Having spent a little more time on bigger lakes last year, I decided it was time to add a GPS/Fishfinder to my LiquidLogic Manta Ray. If you’re not familiar with that model of fishing kayak, it’s a sit on top, and mine runs 12 feet in length.
There’s a few schools of thought on where and how to mount all of the necessary components. After doing some research, both online and in asking my local kayak anglers how they had mounted theirs, I determined both the location of the unit, and the method of mounting the transducer.
Mounting the FishFinder in the Kayak
I decided that I would mount the electronics on my center console. Of course, this does seem like the obvious and logical choice, but you must remember I do quite a bit of fly fishing, so adding additional items to the immediate cockpit area could cause problems with snagging fly line, etc. Nonetheless, I wanted to able to read it easily, so I added it there.
You’ll note there a Scotty Rod Holder mount right in front of the Eagle CUDA 350 fishfinder.
Fortunately, the mounting of the electronic unit only required 3 small screws, so if I get frustrated while fly fishing, moving it in the future won’t be impossible (we also left additional wire length, etc). We’ll see how this placement works out long term.
Mounting the Transducer in the Kayak
This was another interesting choice. For a sit on top kayak, there are essentially 2 tried and true methods of mounting a transducer. The first is simply to find a spot inside the hull, and use Marine Goop to mount the transducer directly to the hull, so that it’s as flat as you can make it. That’s important for acquiring accurate depth readings.
However, I decided to go with the “water bath” method. For this, I purchased a 4 inch PVC clean out, and the cap. The cap should have a nipple on top so you can get a pair of channel lock pliers on it if need be.
My first step was to mount the transducer itself. In my case, I drilled a hole through the top of the cap for the wiring, then I physically mounted the transducer using the manufacturer’s brace/mount to the screw cap itself. First, a word of warning about this. Make sure your transducer will fit properly like this. They are all different, but I can tell you that the Eagle CUDA 350 transducer mounts perfectly in this fashion.
From this bottom view (below), it doesn’t look like it will fit. But trust me, it does.
Positioning, mounting, and shaping the clean out itself is a little more work.
First step is to find a spot inside your kayak that is relatively flat, and will be touching the water most of the time. You might be tempted to head up to the nose of the boat, but if you’re bouncing waves a lot, you’ll end up with bad readings.
I chose a spot just far enough in front of the foot wells that I could slide the battery behind in it, and actually hide the battery in between the foot wells.
In the photo above, you can see the foot wells.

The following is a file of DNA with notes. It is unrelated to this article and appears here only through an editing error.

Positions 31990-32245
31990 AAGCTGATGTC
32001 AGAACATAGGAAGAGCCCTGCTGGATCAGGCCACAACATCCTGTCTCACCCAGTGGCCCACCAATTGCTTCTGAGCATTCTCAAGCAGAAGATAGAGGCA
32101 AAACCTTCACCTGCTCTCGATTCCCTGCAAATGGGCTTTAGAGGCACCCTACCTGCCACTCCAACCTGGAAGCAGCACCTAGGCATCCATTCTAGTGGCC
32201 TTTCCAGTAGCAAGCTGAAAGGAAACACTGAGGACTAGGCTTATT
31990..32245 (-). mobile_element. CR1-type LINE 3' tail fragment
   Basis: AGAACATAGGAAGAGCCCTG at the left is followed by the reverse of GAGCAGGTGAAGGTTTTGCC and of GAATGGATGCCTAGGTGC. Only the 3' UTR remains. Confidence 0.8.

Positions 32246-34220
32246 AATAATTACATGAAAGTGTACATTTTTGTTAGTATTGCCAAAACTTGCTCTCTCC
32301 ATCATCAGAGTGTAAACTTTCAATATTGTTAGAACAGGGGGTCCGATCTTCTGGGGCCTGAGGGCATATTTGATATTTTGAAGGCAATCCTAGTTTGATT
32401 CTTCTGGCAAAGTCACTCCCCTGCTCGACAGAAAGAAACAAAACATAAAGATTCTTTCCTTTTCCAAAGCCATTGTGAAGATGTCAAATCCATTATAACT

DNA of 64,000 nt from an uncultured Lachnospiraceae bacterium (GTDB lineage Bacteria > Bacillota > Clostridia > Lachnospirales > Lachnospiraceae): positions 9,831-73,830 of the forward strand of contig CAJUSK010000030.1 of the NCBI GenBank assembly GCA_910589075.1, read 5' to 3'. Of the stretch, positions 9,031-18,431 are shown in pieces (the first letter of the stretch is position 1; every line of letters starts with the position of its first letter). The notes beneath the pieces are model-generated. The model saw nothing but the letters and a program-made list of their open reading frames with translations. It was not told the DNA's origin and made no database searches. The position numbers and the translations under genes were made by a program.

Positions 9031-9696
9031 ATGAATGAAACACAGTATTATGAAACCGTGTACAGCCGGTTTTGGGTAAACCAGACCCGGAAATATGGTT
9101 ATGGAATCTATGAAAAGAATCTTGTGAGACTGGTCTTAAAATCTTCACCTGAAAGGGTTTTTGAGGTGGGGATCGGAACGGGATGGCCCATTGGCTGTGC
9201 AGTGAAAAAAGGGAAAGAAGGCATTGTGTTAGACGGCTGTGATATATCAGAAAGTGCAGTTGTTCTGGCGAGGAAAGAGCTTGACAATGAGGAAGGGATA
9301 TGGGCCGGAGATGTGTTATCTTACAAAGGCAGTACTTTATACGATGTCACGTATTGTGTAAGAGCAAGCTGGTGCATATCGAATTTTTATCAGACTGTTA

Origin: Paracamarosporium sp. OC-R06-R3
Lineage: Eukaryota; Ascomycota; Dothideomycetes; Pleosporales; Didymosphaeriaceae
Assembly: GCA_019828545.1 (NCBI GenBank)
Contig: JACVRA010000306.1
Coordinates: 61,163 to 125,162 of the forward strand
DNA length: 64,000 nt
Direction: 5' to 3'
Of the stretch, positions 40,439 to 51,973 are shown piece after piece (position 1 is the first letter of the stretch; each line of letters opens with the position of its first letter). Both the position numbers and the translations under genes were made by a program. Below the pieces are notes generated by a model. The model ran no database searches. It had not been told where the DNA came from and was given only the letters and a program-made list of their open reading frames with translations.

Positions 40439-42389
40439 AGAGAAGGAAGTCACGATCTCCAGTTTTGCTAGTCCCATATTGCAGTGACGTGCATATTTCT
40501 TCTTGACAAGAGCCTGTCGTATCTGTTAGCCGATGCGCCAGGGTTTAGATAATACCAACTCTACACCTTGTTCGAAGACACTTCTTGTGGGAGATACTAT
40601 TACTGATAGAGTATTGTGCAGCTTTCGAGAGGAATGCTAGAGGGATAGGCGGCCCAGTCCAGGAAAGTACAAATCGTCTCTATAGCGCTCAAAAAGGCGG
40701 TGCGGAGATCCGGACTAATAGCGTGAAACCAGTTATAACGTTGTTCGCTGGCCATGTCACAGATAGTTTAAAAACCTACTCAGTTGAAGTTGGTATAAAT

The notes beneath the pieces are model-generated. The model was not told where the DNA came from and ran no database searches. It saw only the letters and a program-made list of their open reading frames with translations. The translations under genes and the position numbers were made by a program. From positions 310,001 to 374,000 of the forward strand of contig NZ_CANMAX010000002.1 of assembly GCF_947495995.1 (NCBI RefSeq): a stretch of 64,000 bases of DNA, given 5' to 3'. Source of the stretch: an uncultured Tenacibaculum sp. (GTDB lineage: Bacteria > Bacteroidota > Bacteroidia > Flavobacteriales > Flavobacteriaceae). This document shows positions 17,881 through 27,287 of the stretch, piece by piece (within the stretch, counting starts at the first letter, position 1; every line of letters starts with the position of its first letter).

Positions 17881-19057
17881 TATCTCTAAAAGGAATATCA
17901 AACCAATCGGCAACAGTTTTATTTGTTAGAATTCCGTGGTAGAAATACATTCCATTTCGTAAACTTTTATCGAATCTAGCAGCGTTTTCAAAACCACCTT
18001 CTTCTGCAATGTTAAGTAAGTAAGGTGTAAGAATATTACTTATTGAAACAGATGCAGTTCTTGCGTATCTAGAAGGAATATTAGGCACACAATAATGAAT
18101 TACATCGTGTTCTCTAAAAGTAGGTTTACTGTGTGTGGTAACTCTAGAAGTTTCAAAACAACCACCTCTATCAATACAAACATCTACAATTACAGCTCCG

We needed to shape the bottom of the PVC clean out with a grinder in order to have it sit almost perfectly on the floor of the kayak. Using a black sharpie, we were able to sketch out rough lines, and then we utilized a little trial and error.
For the adhesive, I used White 3M Marine 5200 Adhesive. I used the variety that takes 7 days to cure, but I believe a faster version is available. Home Depot only had the 7 day version. Once cured, it certainly felt like I could have lifted the whole boat by the clean out.
Then, when I get to the water, I simply use water from where I’m fishing to fill the clean out, and I screw down the transducer. I transport my kayak upside down, so I’ll have to do this every trip. Oddly, there always seem to be plenty of water where I go fishing. I make sure my transducer IS NOT plugged in to the electronics unit when I’m screwing down the cap, to prevent wire twisting.
Mounting the Battery in my Kayak
Mount is a relative term in this case. Essentially, since I wanted the battery to be stable yet easy to remove for kayak transport and re-charging, I simply velcrod closed cell foam onto both sides so that it snugly fits in between the foot wells. I also added a block of foam at the back of the foot wells, against the bottom of the center console to protect the screws from the fishfinder mount. I added a small plastic tray (top of a sealable food container) as well, to keep the battery from resting in the water that might collect inside the boat.
I used velcro so I could easily replace the foam when it becomes worn out.
I also decided to make a quick connect for the wiring. I bought a trailer hitch connector, cut the wiring in half, and shrunk wrapped the yellow and green wires to the wiring going from the battery to the fishfinder. BE SURE TO LEAVE THE FUSE INTACT. You always want to have the fuse intact.
So, to remove the battery, I simply disconnect the quick connect, and pull the battery out. This affords me the ability to make the connections at the battery itself as permanent as possible, to avoid them popping off on the water.